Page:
William Miller, MD
Shanghaied at Disneyland
Imagine that you and your kids have just gotten off the Teacup at Disneyland and are thinking of finding a place to eat lunch when loudspeakers suddenly announce that the entire park has been placed under a COVID lockdown and that no one will be allowed to leave unless they test negative. In a panic, crowds surge towards the exits, only to find the gates locked and armed police standing arm-in-arm blocking the way out.
This is not a scene we would expect in America, however, this is the second time visitors at the Disneyland in Shanghai, China, have experienced it as a result of China’s strict zero-COVID policy. I reported more detail on this policy and Shanghai’s ongoing challenges with lockdowns in the April 11th and May 16th editions of the Miller Report earlier this year.
On October 31st, as visitors to the park were celebrating a special Halloween festival, the Chinese government ordered a “snap lockdown” of the park because one person who had tested positive had visited the park three days earlier. This led to about 400,000 people being detained while teams of medical workers tested each and every one before they could leave. It took about 10 hours until the last visitors were tested and released. Interestingly, none of the 400,000 reportedly tested positive. Some might say this is a testimony to the success of the zero-COVID policy. Many of the visitors complained on social media that they were tired, cold and hungry by the end. At least, some of the rides were kept running.
This lockdown is part of a larger lockdown currently effecting 1.3 million people living in the Yangpu district of Shanghai which was triggered when 10 people tested positive on October 29th, according to reports appearing in Reuters and on the BBC website. China has seen rising numbers of new cases over the past two months. China is currently experiencing about 1,000 new cases being reported per day. That hardly seems significant in a country of 1.45 billion. Of course, there are questions raised about whether the numbers are underreported. On the other hand, perhaps the strict lockdown policy is working if the goal is to minimize cases throughout the country, but at what cost? According to Reuters, currently over 200 Chinese cities are under lockdown effecting hundreds of millions of people.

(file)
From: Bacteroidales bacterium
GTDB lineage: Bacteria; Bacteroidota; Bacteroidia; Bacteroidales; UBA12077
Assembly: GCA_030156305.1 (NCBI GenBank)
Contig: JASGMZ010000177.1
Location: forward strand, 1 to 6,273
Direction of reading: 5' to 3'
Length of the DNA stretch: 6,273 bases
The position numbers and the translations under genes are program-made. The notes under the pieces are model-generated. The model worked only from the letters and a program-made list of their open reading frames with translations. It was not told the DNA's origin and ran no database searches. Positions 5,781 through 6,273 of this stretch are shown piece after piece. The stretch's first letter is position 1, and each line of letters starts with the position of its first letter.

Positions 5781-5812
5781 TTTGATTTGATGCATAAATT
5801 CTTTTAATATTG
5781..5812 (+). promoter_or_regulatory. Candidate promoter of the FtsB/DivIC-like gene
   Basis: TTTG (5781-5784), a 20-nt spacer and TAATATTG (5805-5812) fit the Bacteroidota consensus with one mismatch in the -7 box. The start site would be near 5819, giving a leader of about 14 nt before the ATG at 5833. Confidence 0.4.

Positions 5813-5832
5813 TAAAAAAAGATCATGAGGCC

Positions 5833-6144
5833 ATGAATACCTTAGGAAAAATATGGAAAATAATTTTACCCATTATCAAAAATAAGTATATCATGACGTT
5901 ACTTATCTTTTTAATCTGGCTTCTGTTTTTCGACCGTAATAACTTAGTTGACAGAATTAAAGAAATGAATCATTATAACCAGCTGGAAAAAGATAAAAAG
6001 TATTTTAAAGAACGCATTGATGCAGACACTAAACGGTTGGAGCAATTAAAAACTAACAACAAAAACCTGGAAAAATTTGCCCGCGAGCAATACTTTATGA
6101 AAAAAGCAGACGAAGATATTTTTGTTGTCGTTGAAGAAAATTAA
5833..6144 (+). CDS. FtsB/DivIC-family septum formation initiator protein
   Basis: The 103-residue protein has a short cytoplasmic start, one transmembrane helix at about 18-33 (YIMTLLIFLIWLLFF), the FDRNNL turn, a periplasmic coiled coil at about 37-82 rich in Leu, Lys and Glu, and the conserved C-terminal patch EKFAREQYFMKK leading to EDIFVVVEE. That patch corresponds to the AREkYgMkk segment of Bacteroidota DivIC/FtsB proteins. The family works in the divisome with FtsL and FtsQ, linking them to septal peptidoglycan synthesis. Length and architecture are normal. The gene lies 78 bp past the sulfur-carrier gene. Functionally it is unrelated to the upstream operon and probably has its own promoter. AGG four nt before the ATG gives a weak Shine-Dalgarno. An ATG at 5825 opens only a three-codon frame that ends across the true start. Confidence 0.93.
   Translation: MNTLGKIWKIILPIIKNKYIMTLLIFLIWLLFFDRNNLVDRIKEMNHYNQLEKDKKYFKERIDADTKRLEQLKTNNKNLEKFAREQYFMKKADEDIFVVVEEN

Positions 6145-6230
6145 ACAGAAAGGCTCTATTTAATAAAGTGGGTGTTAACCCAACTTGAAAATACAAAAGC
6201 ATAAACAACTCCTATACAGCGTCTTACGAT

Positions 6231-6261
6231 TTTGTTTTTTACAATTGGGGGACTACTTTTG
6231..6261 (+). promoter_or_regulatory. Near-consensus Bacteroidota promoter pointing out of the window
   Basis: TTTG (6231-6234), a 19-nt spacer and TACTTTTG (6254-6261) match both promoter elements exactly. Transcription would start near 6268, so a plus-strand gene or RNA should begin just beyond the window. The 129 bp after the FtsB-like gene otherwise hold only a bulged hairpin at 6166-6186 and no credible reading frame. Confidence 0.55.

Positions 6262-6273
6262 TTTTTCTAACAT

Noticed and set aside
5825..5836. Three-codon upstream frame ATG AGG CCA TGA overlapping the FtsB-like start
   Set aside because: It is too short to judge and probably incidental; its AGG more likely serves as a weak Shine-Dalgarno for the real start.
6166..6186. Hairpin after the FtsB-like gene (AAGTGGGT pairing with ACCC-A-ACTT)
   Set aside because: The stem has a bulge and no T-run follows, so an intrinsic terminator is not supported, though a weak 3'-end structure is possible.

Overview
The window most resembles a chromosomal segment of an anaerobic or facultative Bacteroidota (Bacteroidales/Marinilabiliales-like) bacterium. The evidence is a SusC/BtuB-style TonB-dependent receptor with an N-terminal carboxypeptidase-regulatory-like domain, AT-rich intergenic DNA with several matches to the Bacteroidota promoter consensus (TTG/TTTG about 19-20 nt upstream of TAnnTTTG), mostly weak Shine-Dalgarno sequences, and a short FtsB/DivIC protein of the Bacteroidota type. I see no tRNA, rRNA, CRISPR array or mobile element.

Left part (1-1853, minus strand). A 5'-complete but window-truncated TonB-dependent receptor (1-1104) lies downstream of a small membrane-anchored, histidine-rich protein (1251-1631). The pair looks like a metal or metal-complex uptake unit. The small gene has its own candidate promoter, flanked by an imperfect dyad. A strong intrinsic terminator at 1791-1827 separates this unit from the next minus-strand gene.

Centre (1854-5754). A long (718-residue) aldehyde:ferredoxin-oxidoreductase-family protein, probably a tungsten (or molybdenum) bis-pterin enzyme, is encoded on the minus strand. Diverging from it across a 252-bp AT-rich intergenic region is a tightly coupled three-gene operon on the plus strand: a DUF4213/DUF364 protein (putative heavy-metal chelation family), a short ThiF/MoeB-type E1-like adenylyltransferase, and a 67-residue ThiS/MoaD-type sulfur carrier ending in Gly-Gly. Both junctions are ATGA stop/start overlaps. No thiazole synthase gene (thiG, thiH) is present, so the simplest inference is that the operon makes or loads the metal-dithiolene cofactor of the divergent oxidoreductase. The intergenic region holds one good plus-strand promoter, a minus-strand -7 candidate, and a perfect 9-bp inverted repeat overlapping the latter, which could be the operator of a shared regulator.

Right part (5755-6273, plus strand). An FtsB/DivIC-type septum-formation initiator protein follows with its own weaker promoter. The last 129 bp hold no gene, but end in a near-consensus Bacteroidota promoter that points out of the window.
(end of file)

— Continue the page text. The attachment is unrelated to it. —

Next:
Back in April, the entire city of Shanghai with 25 million residents was placed in a strict lockdown that lasted 9 weeks. The was in response to an outbreak of COVID in the city that began on February 28th and was continuing to spread until the lockdown was initiated. Locals were tested every three days and were not allowed to leave their homes for any reason, including to get groceries or medications. Government workers delivered rations; however, food shortages were reported starting within two weeks and continued for the duration. Anyone testing positive was taken to regional quarantine centers. Children were separated from their parents if one was positive and the other tested negative. This led some world health leaders to call the result a “humanitarian crisis.”
The economic impact has been felt globally. Shanghai is the central hub of China’s financial network, akin to our New York Stock Exchange. The lockdown had a significant impact on China’s markets with losses experienced for local and foreign investors as the value of many stocks plummeted. The Port of Shanghai is the world’s busiest cargo container port with over 45 million containers moving through per year. During the two-month long lockdown, the port was able to maintain 80% of its volume. However, that still meant that almost 8 million cargo containers got backed up. This did have a noticeable impact on global supply chains.
It will be interesting to see how long this current lockdown in Shanghai will last and will it expand to include the entire city as it did just 7 months ago. Also, what will the long-term economic cost to China be as these strict lockdowns continue to recur.
As we ponder the results of our own elections this week, I hope that we can at least agree on one thing, that we can be thankful we don’t face such totalitarian policies in our own country.
[photo by Li Yang using Unsplash]